After about six months of frenzied (read: disorganised) organisation, a week and a half ago Jenny and I finally turned up at Craig Y Nos castle, filled a room with friends and family and got the deed done.
We actually turned up the night before - tradition going firmly out the ornate window of the bridal suite - and enjoyed a drink in the evening sunshine in the castle courtyard. Craig Y Nos is one of those Victorian castles built to show off rather than to oppress the locals, but thanks to a stint as a tuberculosis hospital in the early 1900s it's garnered a reputation for being haunted; it's a gorgeous location, though, well worth the potential for being spooked on the premises. That our ceremony was carried out by one of the UK's authorities on debunking the paranormal was entirely coincidental. (That's my story and I'm sticking to it!)
Thoroughly unspooked, we rose the next morning into a whirl of activity. According to witnesses, we remained scarily calm throughout the morning, while the flowers & cake arrived, and we set up the conservatory for the wedding breakfast. Mid-morning we met up with Kristin - our highly-recommended photographer - in our normal clothes for some pre-wedding photos, then headed back to our room a little behind schedule to start getting ready. Considering that my hair took slightly less time than Jenny's to get ready, I headed down to check on everything half an hour pre-ceremony; no-one was waiting outside, so I had a moment of displacement. Surely this wasn't really happening.
Then I walked into the hotel bar, where everyone was waiting, getting drinks, having a chat. It was wonderful to see everyone there, and to put the finishing touches in place, but also the one moment in the day where I felt momentarily overwhelmed. Still awesome, though.
We winged the ceremony, in all honesty. Jenny was beautiful. I was there. We had a vague plan of how things were going to go, some form of order of service, and thanks to the inestimatible oratory of Lionel Fanthorpe we somehow made it from one end of the show to the other without fumbling our words, tripping over or otherwise staring at each other in wordless horror as we realised we had no idea what was going on. In other words, it was great. Gee passed the rings over with nervous efficiency, and we escaped into the courtyard to bathe in the flash of a bevy of iPhone cameras pointed our way.
Gee, you see, has claimed he's been writing his speech for the best part of four years. So when he turned up that morning looking more than a little nervous, and mentioned in passing that he hadn't written anything yet, I laughed. In part, because I had faith that he'd pull something out of the bag; in part, because it'd be funny to watch him try to wing it; and in part, because I didn't really believe him, and there wasn't much I could do about it if I did. I think he was telling the truth.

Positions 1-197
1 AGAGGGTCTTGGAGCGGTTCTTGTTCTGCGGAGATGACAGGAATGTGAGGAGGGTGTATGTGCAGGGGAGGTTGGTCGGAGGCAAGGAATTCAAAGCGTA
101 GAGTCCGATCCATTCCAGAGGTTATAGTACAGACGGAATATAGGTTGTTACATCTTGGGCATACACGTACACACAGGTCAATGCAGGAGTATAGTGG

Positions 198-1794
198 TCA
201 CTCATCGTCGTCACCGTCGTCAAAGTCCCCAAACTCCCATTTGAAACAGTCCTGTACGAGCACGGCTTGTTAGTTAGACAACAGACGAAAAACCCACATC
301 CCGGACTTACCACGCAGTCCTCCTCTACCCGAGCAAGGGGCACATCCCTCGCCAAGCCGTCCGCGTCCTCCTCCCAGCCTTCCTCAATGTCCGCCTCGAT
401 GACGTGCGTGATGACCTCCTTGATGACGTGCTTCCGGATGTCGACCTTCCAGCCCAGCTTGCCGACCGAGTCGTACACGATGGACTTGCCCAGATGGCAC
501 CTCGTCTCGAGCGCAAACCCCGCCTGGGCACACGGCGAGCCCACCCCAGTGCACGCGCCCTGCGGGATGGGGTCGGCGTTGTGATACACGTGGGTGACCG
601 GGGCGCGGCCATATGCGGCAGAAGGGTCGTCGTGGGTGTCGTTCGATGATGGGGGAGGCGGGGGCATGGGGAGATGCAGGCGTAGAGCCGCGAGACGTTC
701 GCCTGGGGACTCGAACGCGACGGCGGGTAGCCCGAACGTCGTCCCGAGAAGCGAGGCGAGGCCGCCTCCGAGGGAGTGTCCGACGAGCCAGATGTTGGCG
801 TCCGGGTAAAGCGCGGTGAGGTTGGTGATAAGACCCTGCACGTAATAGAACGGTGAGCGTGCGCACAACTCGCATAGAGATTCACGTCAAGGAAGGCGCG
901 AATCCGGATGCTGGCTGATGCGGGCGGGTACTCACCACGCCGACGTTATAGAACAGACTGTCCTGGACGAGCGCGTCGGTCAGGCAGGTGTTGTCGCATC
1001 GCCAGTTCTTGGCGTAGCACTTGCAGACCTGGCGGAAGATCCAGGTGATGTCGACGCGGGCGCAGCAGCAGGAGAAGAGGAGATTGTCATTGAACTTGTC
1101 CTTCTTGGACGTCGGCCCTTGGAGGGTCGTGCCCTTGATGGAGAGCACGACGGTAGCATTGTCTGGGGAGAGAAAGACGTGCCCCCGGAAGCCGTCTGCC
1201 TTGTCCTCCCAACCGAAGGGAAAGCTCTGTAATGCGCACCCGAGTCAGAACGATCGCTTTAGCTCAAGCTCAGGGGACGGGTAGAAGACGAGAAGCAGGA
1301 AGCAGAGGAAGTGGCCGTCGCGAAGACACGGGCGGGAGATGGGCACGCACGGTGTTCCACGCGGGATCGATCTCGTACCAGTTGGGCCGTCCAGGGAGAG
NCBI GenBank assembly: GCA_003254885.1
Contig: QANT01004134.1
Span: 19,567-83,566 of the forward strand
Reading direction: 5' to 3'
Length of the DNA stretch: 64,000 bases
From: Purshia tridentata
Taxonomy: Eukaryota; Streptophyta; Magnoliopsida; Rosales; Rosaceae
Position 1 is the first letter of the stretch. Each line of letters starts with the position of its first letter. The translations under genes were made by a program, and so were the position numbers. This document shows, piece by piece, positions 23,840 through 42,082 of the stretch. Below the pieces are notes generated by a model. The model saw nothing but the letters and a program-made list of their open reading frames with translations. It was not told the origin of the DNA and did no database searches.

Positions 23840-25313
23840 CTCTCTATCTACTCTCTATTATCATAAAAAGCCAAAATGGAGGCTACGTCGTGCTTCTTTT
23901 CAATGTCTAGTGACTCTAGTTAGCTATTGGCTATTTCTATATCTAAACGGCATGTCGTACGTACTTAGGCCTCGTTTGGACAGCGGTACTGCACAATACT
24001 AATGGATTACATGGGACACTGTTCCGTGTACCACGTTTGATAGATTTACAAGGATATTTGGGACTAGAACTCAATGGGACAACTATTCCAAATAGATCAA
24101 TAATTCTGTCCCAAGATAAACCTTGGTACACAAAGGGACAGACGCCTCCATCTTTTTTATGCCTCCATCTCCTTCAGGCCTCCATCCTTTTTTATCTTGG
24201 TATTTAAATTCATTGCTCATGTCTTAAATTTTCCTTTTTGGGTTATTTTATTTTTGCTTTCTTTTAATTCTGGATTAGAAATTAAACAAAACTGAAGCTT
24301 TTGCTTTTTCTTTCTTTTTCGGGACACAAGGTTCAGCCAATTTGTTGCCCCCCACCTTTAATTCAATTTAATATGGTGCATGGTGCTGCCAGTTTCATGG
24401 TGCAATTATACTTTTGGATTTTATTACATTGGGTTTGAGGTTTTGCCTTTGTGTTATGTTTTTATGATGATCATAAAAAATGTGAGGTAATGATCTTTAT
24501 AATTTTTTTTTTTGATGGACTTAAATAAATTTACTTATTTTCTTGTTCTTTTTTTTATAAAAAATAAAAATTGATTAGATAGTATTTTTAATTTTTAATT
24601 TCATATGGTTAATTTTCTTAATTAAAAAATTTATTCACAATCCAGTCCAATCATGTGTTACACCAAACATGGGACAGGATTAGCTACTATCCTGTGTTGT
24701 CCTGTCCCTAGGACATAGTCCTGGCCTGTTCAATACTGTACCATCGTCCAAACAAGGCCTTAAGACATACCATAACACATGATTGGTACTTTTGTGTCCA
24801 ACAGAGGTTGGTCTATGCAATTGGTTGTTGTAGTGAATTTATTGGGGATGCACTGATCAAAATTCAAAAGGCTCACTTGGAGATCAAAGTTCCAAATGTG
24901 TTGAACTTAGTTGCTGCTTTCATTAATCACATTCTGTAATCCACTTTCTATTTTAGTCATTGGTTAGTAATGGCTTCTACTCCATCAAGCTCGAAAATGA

But Gee is a legend of a man, a natural entertainer, the sort of person who naturally becomes the centre of attention in any company not by overpowering his fellows, but through sheer wit and good humour. He stood up in front of everyone gathered in that conservatory, and gave one of the finest best man speeches I've ever heard, as if everything he'd been considering writing down over the past four years had subconsciously crystallised in his head. And once he was done, the look on his face when I admitted to conspiring with the photographer to get it all on video was priceless. YouTube, here we come!
After that it all became a bit of a blur. I've got a tendency to drink too much at weddings, but I wanted to remember mine, so I endeavoured to keep the Penderyn to a minimum. I'm not sure it helped. We didn't have a dancefloor or loud music, just a room full of leather armchairs, and a courtyard with tables for the smokers, so we flitted from one to the other, trying to be involved in every conversation, to thank everyone for being there and making it such a special day. And then it was over, and everyone departed to their taxis and their B&Bs and their haunted hotel rooms. And my wife and I retired to find another bottle of bubbly ensconced in our mini-fridge.
Well. It'd be rude not to, wouldn't it?
Even now, a week and a bit later, it's all going a little hazy. This may have gone on a little long, but I wanted to put down my thoughts as some sort of memory of the day, something to be cross-referenced with the photos when I look back on the anniversary of the day when we finally got our act together and became Mr & Mrs Haines. Listening to the Bastion soundtrack as I feverishly scribbled my speech on the back of a piece of paper. Seeing Jenny walking down the aisle, being photobombed by a group of pleasant but rather inconsiderate sightseers. Helping my wife down the thorny path to the country park, untangling the mesh of her wedding dress every few feet from the grasping branches. Hanging out and drinking whiskey with the finest friends a man could ask for.
We always said we'd save getting married until we needed an excuse for a damn fine party. I think we succeeded.